Stories
Dave's death.  Nanny kills two children and parents appreciate each other and the third. Survivors of plane crash maintaining hopeBillboard in New York most regrets are failures to act like not following dreams or not giving hugs or not repairing a relationship.

Action
Sent what I hope is a better text to my sisters after they lost their grandpa.  Reflected on my actions relative to my own mortality and my family.  Made a more loving and honest conversation with my mother after dad has been gone.


Context
Read with wife sitting on couch cried and very grateful a chapter or two at a time over a weekLost my father at 29 and am an alcoholic with three years sobriety that attends AA daily.  Related a lot with grief and trauma.  Syncs well with Brene Brown.


Challenges
Brings out feelings of separation as a man. Many stories feature violence of man against woman with follow up on woman's resilience with little attention to how the creator of the violence got that way or can recover or law of attraction that people in pain attract others in pain. Is she doing well speaking to her audience or showing her own limitations or triggering some of my own hidden beliefs?  Frequent calls for policy changes to problems which might have more effective solutions outside of policy.  Implied assumptions and judgement on poverty that having a life with more is better.  Would have preferred more personal stories of "hard times" and less suggestions for what external changes need to be made to see improvement.

Thank you for reading about my shortcut of Option B!  Will you now unlock the complete experience with The University of Jerry Banfield, Audible, Amazon, or Skillshare?

Transcripts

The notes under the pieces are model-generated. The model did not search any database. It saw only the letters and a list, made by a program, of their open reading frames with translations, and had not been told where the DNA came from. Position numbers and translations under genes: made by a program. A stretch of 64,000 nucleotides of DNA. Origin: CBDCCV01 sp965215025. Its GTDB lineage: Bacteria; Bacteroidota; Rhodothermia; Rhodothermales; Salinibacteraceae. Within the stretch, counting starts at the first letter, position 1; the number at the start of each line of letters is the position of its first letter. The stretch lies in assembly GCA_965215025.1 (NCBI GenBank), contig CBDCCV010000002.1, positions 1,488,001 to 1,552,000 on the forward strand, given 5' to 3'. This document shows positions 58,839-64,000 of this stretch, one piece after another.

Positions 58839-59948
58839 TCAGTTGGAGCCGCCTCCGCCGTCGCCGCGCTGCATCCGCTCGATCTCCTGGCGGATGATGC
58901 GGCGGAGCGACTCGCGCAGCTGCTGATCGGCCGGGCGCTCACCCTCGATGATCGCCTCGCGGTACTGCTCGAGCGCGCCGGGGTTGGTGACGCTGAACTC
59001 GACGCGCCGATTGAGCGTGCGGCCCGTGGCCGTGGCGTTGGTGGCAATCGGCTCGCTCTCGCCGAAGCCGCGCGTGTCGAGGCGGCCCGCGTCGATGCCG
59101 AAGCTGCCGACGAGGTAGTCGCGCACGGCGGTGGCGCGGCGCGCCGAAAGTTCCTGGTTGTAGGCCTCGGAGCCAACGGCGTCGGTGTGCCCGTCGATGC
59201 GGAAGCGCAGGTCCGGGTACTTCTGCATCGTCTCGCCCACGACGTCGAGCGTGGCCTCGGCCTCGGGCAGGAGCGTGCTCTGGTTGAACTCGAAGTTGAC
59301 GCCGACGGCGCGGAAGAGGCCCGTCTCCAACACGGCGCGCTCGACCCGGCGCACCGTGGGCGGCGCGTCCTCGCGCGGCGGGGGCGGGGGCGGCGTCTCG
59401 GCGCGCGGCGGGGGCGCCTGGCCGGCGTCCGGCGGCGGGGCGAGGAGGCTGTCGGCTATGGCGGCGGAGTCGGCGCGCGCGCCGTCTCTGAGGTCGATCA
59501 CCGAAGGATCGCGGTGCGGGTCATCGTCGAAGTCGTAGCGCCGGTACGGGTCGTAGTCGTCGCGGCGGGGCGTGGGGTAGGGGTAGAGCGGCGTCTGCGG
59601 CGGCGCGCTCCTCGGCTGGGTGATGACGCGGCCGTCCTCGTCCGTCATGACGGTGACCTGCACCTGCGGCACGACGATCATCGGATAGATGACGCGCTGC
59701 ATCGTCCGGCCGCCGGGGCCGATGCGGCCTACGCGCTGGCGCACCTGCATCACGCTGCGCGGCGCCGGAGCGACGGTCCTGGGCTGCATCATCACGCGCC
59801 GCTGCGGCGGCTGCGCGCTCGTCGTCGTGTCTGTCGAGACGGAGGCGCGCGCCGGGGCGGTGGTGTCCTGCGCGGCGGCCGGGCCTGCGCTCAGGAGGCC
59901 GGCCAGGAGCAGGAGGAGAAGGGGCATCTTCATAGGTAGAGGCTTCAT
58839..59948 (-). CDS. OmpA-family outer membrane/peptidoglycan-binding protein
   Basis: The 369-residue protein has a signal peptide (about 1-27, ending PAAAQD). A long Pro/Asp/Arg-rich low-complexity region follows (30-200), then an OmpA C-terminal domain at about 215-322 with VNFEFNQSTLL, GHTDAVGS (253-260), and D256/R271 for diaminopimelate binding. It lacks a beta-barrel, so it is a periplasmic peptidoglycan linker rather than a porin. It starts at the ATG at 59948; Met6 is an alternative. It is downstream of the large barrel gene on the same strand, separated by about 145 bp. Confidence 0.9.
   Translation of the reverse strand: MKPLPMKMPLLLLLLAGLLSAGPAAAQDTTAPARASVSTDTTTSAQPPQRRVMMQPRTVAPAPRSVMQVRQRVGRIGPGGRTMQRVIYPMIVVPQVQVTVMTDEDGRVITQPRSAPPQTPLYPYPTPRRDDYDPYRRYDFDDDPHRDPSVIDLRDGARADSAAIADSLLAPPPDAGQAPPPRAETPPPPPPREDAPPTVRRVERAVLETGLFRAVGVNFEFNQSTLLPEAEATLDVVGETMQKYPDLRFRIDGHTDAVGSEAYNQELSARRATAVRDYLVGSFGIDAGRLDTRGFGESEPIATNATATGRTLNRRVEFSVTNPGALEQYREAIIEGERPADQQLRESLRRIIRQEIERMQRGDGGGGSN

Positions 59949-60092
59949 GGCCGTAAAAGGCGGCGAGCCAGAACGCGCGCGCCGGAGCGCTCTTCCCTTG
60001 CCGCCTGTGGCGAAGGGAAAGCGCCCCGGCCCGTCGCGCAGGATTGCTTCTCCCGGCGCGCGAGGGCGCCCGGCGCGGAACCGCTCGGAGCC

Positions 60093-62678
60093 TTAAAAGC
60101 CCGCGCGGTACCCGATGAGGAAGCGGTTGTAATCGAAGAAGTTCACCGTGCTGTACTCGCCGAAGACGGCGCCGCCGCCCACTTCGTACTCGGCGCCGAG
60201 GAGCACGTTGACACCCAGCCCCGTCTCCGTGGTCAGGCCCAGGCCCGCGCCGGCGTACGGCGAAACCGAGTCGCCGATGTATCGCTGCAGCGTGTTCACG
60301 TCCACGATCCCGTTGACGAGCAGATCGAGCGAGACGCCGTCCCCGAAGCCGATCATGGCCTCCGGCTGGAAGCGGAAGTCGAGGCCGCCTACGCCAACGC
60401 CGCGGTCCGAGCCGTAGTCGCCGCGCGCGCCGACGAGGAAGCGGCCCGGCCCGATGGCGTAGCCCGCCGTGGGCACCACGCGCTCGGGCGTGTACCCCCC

1. The purpose of shortcutting Option B is to learn the skills fast!: would you like to shortcut Option B? Facing adversity, building resilience and finding joy by Cheryl Sandberg. I'm glad that came out right now. It took several attempts to get that all out at once without having to read. Thank you for joining me here. The point of this is to give you the value of the book that Cheryl Sandberg wrote the skills in the book, the actions I took out of listening to the book on Audible the I didn't even listen The book on Audible. Why do I lie like that? I usually listen to books on Audible, but I actually read this one because Cheryl Sandberg doesn't narrate it on Audible. I hope that this will give you the majority of the value. At least 80% of it in a very short format. Why? Because I know I'm impatient. I skip ahead and videos. You probably already put this on two times play to make it play faster so they get over faster and I'm gonna talk faster. So you're like, Oh, my God is going so fast that I can handle it. Please stop. Now I'm going to talk really slow the point of This is to give you the very best of what I got out of the book and the context I used it in and how it impacted my life. I hope that if you love hearing what I've shared, it will motivate you to get the actual book or to go forward and take the same actions that you might have taken otherwise. I mean, why do I sit here and read self help book and business book and how to do this in that book ? What I'm hoping to do is make small adjustments to my thinking that will help me have the happiest life, small adjustments to my actions that will help me be the most unconditionally loving in every circumstance and to feel empowered today to be of service to you. That's why City and read all these books. So I hope to share the majority of the value I've got out of Option B. I loved reading Option B by Cheryl Sandberg, and I hope you'll have the same experience here with me 2. Book summary of Option B by Sheryl Sandberg and Adam Grant: What is a quick summary of Option B by Cheryl Sandberg and Adam Gramp. Cheryl Sandberg is the chief operating officer at Facebook. According to her Wikipedia profile and Forbes, she's worth about $1.6 billion she's around 47 years old, depending on when you watch this. She had a husband named Dave. Her husband, Dave, went to Mexico on a trip to a celebrate. While they were there, Dave went to the gym and got on the treadmill to exercise while on the treadmill. He appears to have had some kind of massive heart failure. He then fell and hit his head and died bled to death right there in the gym. Meanwhile, Cheryl's on vacation. All the sudden realizes her husband has died not even 50 years old yet, and now she has two Children in under 10 years old to take care of. She's now Ah, widowed mother facing the world. This is what she shares her experience, strength and hope on in the book Option B. I loved reading this because grief is such a difficult subject for many of us to deal with . She goes through and shares her journey. One step at a time, along with lots of related stories of the grief and trauma by others, she tries to reach the most broad audience possible by bringing in all other different types of victimization. In the book, she brings in Adam Grint as a psychologist to help her match up his professional experience with her personal experience to make a book that is off the highest impact. What she emphasizes is that you take back joy and you build resilience that you might not have decided that this is how your life should have went. But the fact is, that is how it went. And there's good opportunities toe learn and grow, no matter what happens in your life. I like these three things that she talks about in processing grief, personalization, pervasiveness and permanence. She hits on these a lot throughout the book that you feel like the grief is a part of everything that when you're at work, where every little situation you're in at work at home, that the grief is just pervasive. It's, ah, part of everything. Also the personalization that why did my husband have to die like this? Why did this happen to me, and this is shared especially in stories from other people feeling the same way. Then, in the permanence that I'm always going to feel like this, that life is just going to consistently be this awful painful struggle. I like how she starts with an introduction, talking about the story of Dave's death and then processing the grief through these three piece, then a chapter 34 and five, according to my notes, discuss building friendships through loss, developing self compassion and viewing. Tragedy is an opportunity to bounce forward into new opportunities, kind of like getting kicked in the butt. And you're forced to go forward and make some progress because just trying to sit there and take that kick in the butt over and over against really painful and encourages the leap forward into learning new skills. She wraps up the book with taking back joy and raising resilient kids with having mentioned her biggest fear. Was her Children going being traumatized essentially by this? And then she notices how resilient they are. She strives to be as resilient as her Children are and to raise Children who continue to be resilient throughout life's challenges. I know with my father having passed away. I related a lot to this book, and I'm very grateful that Cheryl took the time and her position an audience to share this message with all of us. 3. The skills Option B teaches effectively are resilience and asking for help: what skills are at the heart off the value of Option B? What skills can you learn and build by reading Option B? And I hope getting out of this short cut as well. Resilience is the number one skill. It's a tricky one because you might think what is resilience. Resilience is ability to essentially take a punch and get back up. And not just to be have this grim determination are going to get punched again, but to get up and be excited about life again, to find a life filled with joy. To me, that's resilience. My daughter. Lots of times, she falls down. She bangs her head. She's about 20 months old. She cries and cries, and then Brazilians. She feels her pain, and she's excited about life again. She's ready to keep running around and playing. She's happy to be alive. That, to me, is resilience. To take something like in my life my father dying, my grandmother dying, my mother falling off a horse and nearly dying to take these things and to rise up and be excited about life again in my notes, I specifically wrote while reading the book, using setbacks, trauma and struggled to advance. Now this might seem really counterintuitive at first. I hope that this is a really powerful skill to develop, because in my life resilience has been essential to me. Learning and growing. Asking for help is the key part of resilience because you can't just sometimes like when my daughter falls down, she needs help. She needs someone to pick her back up in the hug her after she's had a painful fall. Lots of times we feel like we have to just pick ourselves up. Asking for help in Option B is repeatedly communicated as essential for building resilience . Also, ah, huge skill with Option B is being able to help others. Ah, lot of us have horrible conditioning. What comes toe helping others with things like trauma and setbacks and grief. What I wrote my note specifically a seek to appreciate and understand instead of saying I'm sorry for your loss, I'm sorry for your loss just sucks. I hate it. I hope I never say that again. If I got one thing of Option B, it's never say that phrase again. I'm sorry for your loss. The intentions behind it might be good but the actual wording is horrible. Instead of saying, Oh, I'm sorry for your loss. Your grandma died. That must suck. I don't know anything about my grandma dying. Yes, I dio My grandma died and it sucked. And I know about having a grandma die. I know about having my father die. I would hope I'd never say I'm sorry for your loss, because having your father died that you've loved is horrible. And yet I've learned and grown a lot out of that. The key skill is to see for building resilience, See what each of our struggles have in common. Yes, I've got my father died, but I haven't had my mother died. So if your mother dies, then it makes sense for me to translate that into my father dying. And to understand that your exact emotions if your mother's died maybe a bit different than my exact emotions for my father dying but overall were playing the same s'more were in the same league, were in the same game. I can appreciate the pain of another instead of distancing myself and saying I'm sorry for your loss over there such to be you, but I'm having a great day. That's a huge skill I got of this and I tried. I reached out to my sisters. Their grandmother just passed on my their mother side, and I said, instead of I'm sorry for your loss, I said I appreciate your pain and my one sister responded well, and the other one didn't respond, so I don't know, sometimes trying a new skill. It's not always pretty to build and develop right away. Now that I know ah, better way to go consciously process and deal with the grief and trauma of others. I think I'm a lot more loving and understanding instead of keeping my distance and not knowing what to do. Cheryl said this was one of the worst parts of her grief is that other people were afraid or bother her when she was so depressed or crying at work, afraid to even come close to her and would kind of try and safely keep their distance. What I see that each of our struggles has in common is often that feeling of loneliness, of uselessness and self pity, and that's something we can understand that we don't have to say from afar, Oh, I'm sorry about your loss, but, hey, I understand what it feels like to feel useless, to feel like poor me that my father died. This is wrong. And to see that, Hey, you might feel the same way. And I'm grateful I'm not feeling that way right now. And I'm welcoming you Teoh into my world to feel how I feel and I will share and feel how you feel to me. One last skill I got that was really good out of this book is for having a healthy relationship. It's critical to say yes to the other person's calls for attention. Ah, lot of us when there's grief or trauma around. If you've had someone in your family that's go through something shameful or painful, like suicide going to prison or some addiction, you might find that the desire to just not answer the phone when they call you might find the desire to not call them up or find out how they're doing. Ah, lot of us have this programming that if something bad happens, it's contagious. Oh, God, his son committed suicide. I don't want to ever talk to him. You, I don't want my son to do that. There must be something nasty about him that that happened. One of the things, the skills that Cheryl points out really well in the book. And maybe Adam wrote this in I don't know is that when we have a great relationship, it's a relationship before each person's calls for attention or respondent. For example, if your wife sitting on the couch and says, Honey, we come here, Look at this. A healthy relationship the husband partner whatever goes and looks at it. Unhealthy relationship, predictable of divorce and any other negative relationship con attacks similar to that when the other person says no or whatever, I don't care. Not maybe later, rejecting the other person reaching out for help is one of the most critical ways to destroy relationship. I hope that compacting these skills into a very short amount of time helps communicate some of what I learned in Option B to develop these skills in my own life. 4. Four powerful stories from Option B: what are the most powerful stories shared? An option B that are extremely helpful for building the skills of resilience, connection, dealing with trauma and grief successfully and then maintaining healthy relationships. First, the story of Dave's death was quite powerful. It helped me to appreciate each moment I'm here with my wife. Cheryl didn't expect, after 11 years with her husband that he would suddenly pass away. They were on a trip together. They didn't have their kids with them. She had said something just average, like I'm falling asleep or something like that the last thing she ever got to say to him. And then he goes to the gym to work out and die. All of a sudden, she's in the middle of this vacation exciting, traveling all the sun. She's in the middle of a nightmare without her husband. Not only that, but she's a huge public figure who's likely to get a lot of people inside and curious about her life. Now, all of a sudden, she's lost her lifetime partner, and that's a loss that I can't even imagine, although my brain tries to prepare me for it all the time. Dave's death is a powerful story for me in this book, and I'm grateful she had the courage to share such a painful story so that each of us can learn and grow from it. Especially as I hope I've done another powerful, an awful story in the book warning up front. You know, Cheryl and Adam collaborate to frequently share stories in the book that aren't their own that have been shared by people in their community Adams patients or people following Cheryl online one story that was shared in the book that left a huge impression on me. Two parents took their daughter out. I believe all the Children were less than 10 years old to parents, took their daughter out to celebrate with her, maybe to see a movie or something like that. And they left their six or three year old something like that with their nanny. They come back and the nanny has killed. There are other two Children now. At first they were obviously horribly struck by grief and what Schiro got out of it, or Adam. What they shared in the book is that the parents went forward in gratitude that they still did have one child left that the nanny hadn't killed all of their Children. But they did still have one child they could raise together, and that then they were motivated to continue growing their family again. Now that as a parent was just a heartbreaking story to me. I can't even comprehend how you would feel to come home and find your youngest. Two Children have been stabbed to death by the nanny. And yet, in a world where these things happen, it motivates me that there's work to be done in this world to help others and to find gratitude for each day you have with your Children. Even if they cry, are they're upset or things don't go how you plan that you do get toe have that day with, um, another powerful story shared was about the survivors of a plane crash in South America who literally ended up eating the dead bodies of their fallen crewmates to stay alive. And the one thing that kept them going was telling a positive story about it off, setting up expectations that they would be able to get out of this. They made an amazing journey. Out of them are mountains from their plane crash in order to get back to civilization. The final story that really stuck with me from Option B was a billboard that was put up in New York. I guess it was kind of like a chalkboard, a big chalkboard put up that highlighted the regrets that offered people to share your regrets on this billboard. And most of the regrets were failures Toe act rather than failures of action. Now, sure, some people cheat like put on there like I cheated on my boyfriend. But most of the regrets were things like, I didn't follow my dreams. I didn't go back to school. I didn't ask him to marry me. I didn't do this. I didn't give enough hogs. I didn't try and fix a broken relationship. What a lot of us think in our lives is that we're afraid to do things. But actually, when we look at our regrets, according this billboard, we often most regret the things we didn't do out of the people who wrote down their regrets . Very few of them were things they regretted doing outside of things, someone wrote, regretted using heroin. But most of the regret for things like regretting not going after joy, not going after the love of your life, not following dreams and just sitting there working a job. You don't like being content to just pay the bills and give up on your dreams. I'm grateful for the stories in this book. Some of them were hard to process. And yet I feel much empowered after reading this. And I hope that what I've gotten out of this is clearly communicated here to you. 5. Context. What did my life look like as I read Option B?: thank you for continuing this journey with me through a short cut of option B is what follows is my experience with Option B because I feel the most effectively teach Option B two short, cut it and to communicate the skills. One of the best things I can do is sure with you the slight adjustments and thought and the actions I took in reading Option B. Ultimately, I read books like this to help me make adjustments in my own life. First, what context did I read Option B in Where was I? At relative to whatever I learned in the book. I read this book with most of the time my wife sitting on the couch next to me and I read about a chapter to a day, and it took me a week or a couple of weeks to read the book and most of it looking over my wife. As I'm reading about how Cheryl's husband died, I felt a lot of gratitude. I cried several times in seeing my position out of the normal context. I've been married 4.5 years nearly now, and it can be easy. Our brains are very good at adjusting to circumstances because then it's easy to notice if something's out of place, which, if it's millions of years ago and there's a lion or tribe of wolves coming to attack your people, then yes, you want to notice if something's out of place. Noticing those little wolf eyes in the distance might save you and your family's lives. But today this usually works against us. I will sit on the couch lots of nights, and I don't notice my beautiful wife sitting there because she's there every night. And with this book, I really noticed. I looked and found so much gratitude just for the exact situation in my life that nothing in my life is lacking and that I won't get to have all of eternity, so to speak in this body with this wife that today is sacred, that I do have this day in here in this time with my wife, and that gives me gigantic patients and love and understanding. And even a couple of nights my wife wished I hadn't read this, so to speak right before him because I was so emotional. I wasn't available. That then have sex. I'm like, Oh my God, you know, I was so almost and I just wanted a hug. I wanted sensual contact instead of sexual contact. This book also helped me a lot to understand that when my wife opens up and asks for my attention, it's important I drop what I'm doing. And that's helped me to be more responsive because as men, lots of times it gets easy toe feel like our work is important. Or some ego trip of video game we're playing is important or whatever. We're working on our car. And if our wife 10 I'll be there in a minute or yeah, maybe later. Reading this book has helped Meteo, Yes, what do you need in the context of grief I've been through? It doesn't feel like that much to me, but I lost my father At 29 years old, I'm an alcoholic who goes to Alcoholics Anonymous every day, and I have a little over three years of sobriety now. I related a lot with grief and trauma. I think I've been through a good bit off mostly self imposed trauma in my life and grief. Yes, I know about grief. I cried and struggled for at least a year and 1/2 with my father dying, much of which was before he even died. And then afterwards. It's still years later off moments of loving or forgiving my father as my daughters growing up. Then she does something that reminds me of something I did. And then this anger comes up. My father, well, how could you spank me for doing that? That's horrible. And then there's this love and understanding forgiveness to realize that was better than my father God or similar to what my father got for him getting in trouble for the same kinds of things toe love and understand. My father did his best and to realize I carry all of what I love about my father in my heart at all times, and that's the context. I read this book, and I've got my own shares, all of us do of grief and trauma in my life. And I'm grateful that this book helped me isolate the skills which I've mentioned things like appreciating. What I am grateful for this book is that it gives me a concrete way to go forward and it to open my heart whenever another person is in pain has been through trauma and toe love them instead of trying to be afraid that I'll catch their disease. 6. Actions. What did I do as a result of reading Option B?: in my experience, learning hundreds of skills online, being self taught and studying reading book after book, the critical part of learning is taking some kind of action. Would you like to hear the actions I took in the process and the result of reading this book? Because I hope this the most effective way to show what practicing the skills shared in this book looks like. First action I took besides just loving and appreciating them, my wife was sitting on the couch next to me in I better context. The first concrete action I took is I sent what I hoped was a better text message than I would have sent otherwise to my sisters. I hope I live in Michigan. I don't get to see them about once a year, and I don't get to talk to them that regularly. I'm available if they want to talk, and I sent them a message that I hope was better than I would have sent if I without reading this book, just like many people that are mentioned in the book. When I first heard from my aunt that my sister's grandmother had died, I didn't know how to respond. There's often that tendency to just leave someone who might be in grief alone to essentially let them deal with it. Because when it's on the other end, we often feel when we're grieving, well, I just don't want to bother anyone with my grief. I'll just handle this myself. And I reached out to them after reading this book, realizing that I don't need to keep waiting and waiting and waiting to just send them a text message. My one sister prefers just text message, and I called the other one after sending her a text as well. And I said, Look, I appreciate your pain. I'm here for you and I after my aunt just told me about your grandmother's loss. I appreciate your pain. I'm here for you, and I'm excited to come visit in, like, a month or so. I think that was a lot better than whatever I too, wrote before, because I might have said something like, I'm sorry about your loss before this, which is like, totally useless. However, my one sister didn't respond. I don't know how she felt about the text. Maybe it didn't work for her. I don't know I gave it a try. I made an attempt to try something a bit new. When it comes to dealing with grief, I also as the result of this book, I reflected on my own actions relative to my own mortality and my family and my living today as if it's both the last day of my life and the last day of eternity, and that helps even know I can reflect. Well, if I only had 10 minutes toe live, then sure, I might drop what I'm doing, recording this video on, walk across the street and hang out with my wife and her family on Mother's Day. However, if I have all the rest of eternity toe live, I'd certainly want to keep working on this to make the whole rest of the something that I hope is useful for the rest of the world that I'm spending all the rest of eternity with, and then go hang out with my wife. Later in the day, my aim is to converge what I'm doing today in both as if it was the last day of my life and the first day of forever toe live the exact same way and love it. And I was grateful for the chance an option b to reflect on these. Another step I took was toe have a more loving and honest conversation with my mother, who has been struggling with Dad's grief for years. As a result of this book, I made an offer to help my mother move. She lives six or 700 miles from where I live and I made an offer to help remove. I said, Mom, I will be happy to help you move if you want to live next to me. However you live so far away that it is such an income birds upon me. I have to miss out on all the other time of my family all of the work I do that I am not likely to come visit very often because you live all by yourself there and is your health continues to deteriorate. If you allow me to help you move and come near me, I will be happy to assist you. But if you remain where you're at, I will not be available to assist you. Those are the limitations off my life right now. The gifts in my life, my wife, my daughter, also our limitations and that I am here to spend time with them. And I will not like my marriage and my parenting and my relation of my family and my work all suffer big to essentially go help my mother unless I'm willing to help her make a transition to an ongoing solution where I can be available to her on a daily basis as needed. And even it inspired having amore. Lots of times, I just try and love my mother and listen unconditionally and try not to essentially say anything that might offender. But this time I found a way after listening Option B to tell her. Look, Mom, your health is pretty bad. I'd be scared in the position. Your and I felt how you felt lots of times from drinking. She's feeling dizzy. Headaches just awful. I said. I've felt like that so many times that it motivated me to seek help. That's why go to a every day is because I realized I still think drinking is a good idea, even though it's made me sick so many times, I have to have help from other people or I won't be able to make it. I had an amazingly and it was a tough conversation on my mother to bring all these things up that often I just don't say anything about. And to not essentially, try and beat your over the Header Punisher with them, but to bring them up out of love and honesty. I feel the most important thing I do with family and friends is be able toe, love them unconditionally and honestly share what things look like from my point of view, when it's needed not all the time, but when it's needed. So I'm grateful that reading option be inspired me to take these actions, and I hope, discussing the actions I've taken out of Option B to practise the skills I learned in facing adversity. Building resilience and finding joy is helpful for you here. 7. Challenges I faced reading Option B: what were some of the challenges I experienced in reading Option B? The biggest single challenge for me in reading Option B was the feelings of separation in my identification with being a man throughout many stories where there's a woman victim and a male perpetrator. There are a lot of stories in the book about rapes and stories where men have committed these horrendous acts of violence, and Cheryl frequently shares context about what women need to do in gathering women together in groups for women. I felt separated as a man loss of times, reading this book, the pain that I felt as being a man as the perpetrator of these wrongs, against not only women but the whole world. Generally, that was a bit tough for me, and I realized the reason it was tough is because of my identification that I am a man. If I let go of identifying that I'm a man as a part of who I am, then I just see that Cheryl simply describing her world as she sees that there's nothing for me personally to take offense to. That was a consistent struggle throughout the book, as from start to finish. There's similar stories, and there's language set up that often involves gender separation. I'm grateful that Cheryl has the courage to reach out directly. Maybe it was challenging for me to read, because I rarely reach out specifically to men. Almost everything I do is gender, race, religion, neutral. Almost everything I created shared essentially for anyone. Maybe I felt like I should be drawn more to call out specifically to men who have been through certain things and to identify more as a man in the world. I don't know when every of a challenge is funny to see the ups and downs of them. Another thing that was challenging for me in reading the book worthy, consistent policy suggestions. Maybe because I feel like I don't contribute enough to politics. I don't care about political parties. I have almost no political cause I care about specifically because I can see the ups and downs to everything. Yes, I can see how awful abortion is in some circumstances, but there's many valid arguments why it's good when we've got all these people, many of which are starving and struggling than you can make a lot argument that for each side, so I don't generally get into almost anything political. Maybe that's what was challenging for me reading the book of feeling like I ought to doom or and be more participative in the political system. I'm really apathetic about the political system. No, I guess I do have a belief that the US has made an alliance with some form of essential extraterrestrials, but they look a lot like us, and they're the ones who really rule things with the secret government. So what difference does it make if you participate in politics? Because all the real decisions essentially just get phone call into the politicians to make the actual decision. So from my point of view, I guess I feel pretty disempowered. I feel pretty helpless politically, like it doesn't matter if I take action. So maybe that's why it was challenging for me reading this specific book. I also I found it challenging to see so many policy recommendations and suggestions for what other people should dio. I prefer personal stories because to me, I really relate. Like when Cheryl shares her grief and her husband dying, I really relate to that. My mind kind of shuts off when I see things like, Well, this is what everyone should do or we should change this policy. My mind kind of turns off and starts disregarding that and starts trying to skip ahead. Because from my point of view, if all of us simply share our personal stories and take care of our own lives with each other in mind, we don't need any policies. Their external controls. Each person, like each ant dies on the ant hill will simply operate for the collective good. These were the challenges I experienced in reading Option B by Cheryl Sandberg and Adam Grant. I love the book, and I hope the experience I've shared here with the book is helpful for you. 8. Thank you for finishing Short Option B with me!: thank you very much for finishing my short cut off option B by Cheryl Sandberg and Adam Grant I hope this has been helpful for you in your life for facing adversity, building resilience and finding joy as it has been in my life. I'm grateful to think of IQ, which hosts the University of Jerry Banfield, where I put all of my online courses. First. I'm grateful a skill share who hosts of many of my online courses, along with Amazon through Amazon Video direct, available for free to all prime members. I'm grateful for hosting this video there. I'm also grateful to audible for hosting. This is an audiobook Amazon Kindle for making this available to read on mobile devices and create space for making this available on paperback. I read books like this on a daily basis, and I realize that you might have a busier life than me, that you might want to get all the value out of the books I read in a fraction of the time . And then if you hear something you love that I've read, then I hope it motivates you to take the time to read that entire book. I hope this short cut is helpful for you in sharing my journey through Option B. I'm grateful you're here today. I love you. Help You have a wonderful life. Why? Because when I love you completely, it makes loving me completely a lot easier. A swell. I seek to serve and be useful for you in your life on a daily basis. And I hope this is part of a lifelong journey together. Thank you. And I hope you have a wonderful day today.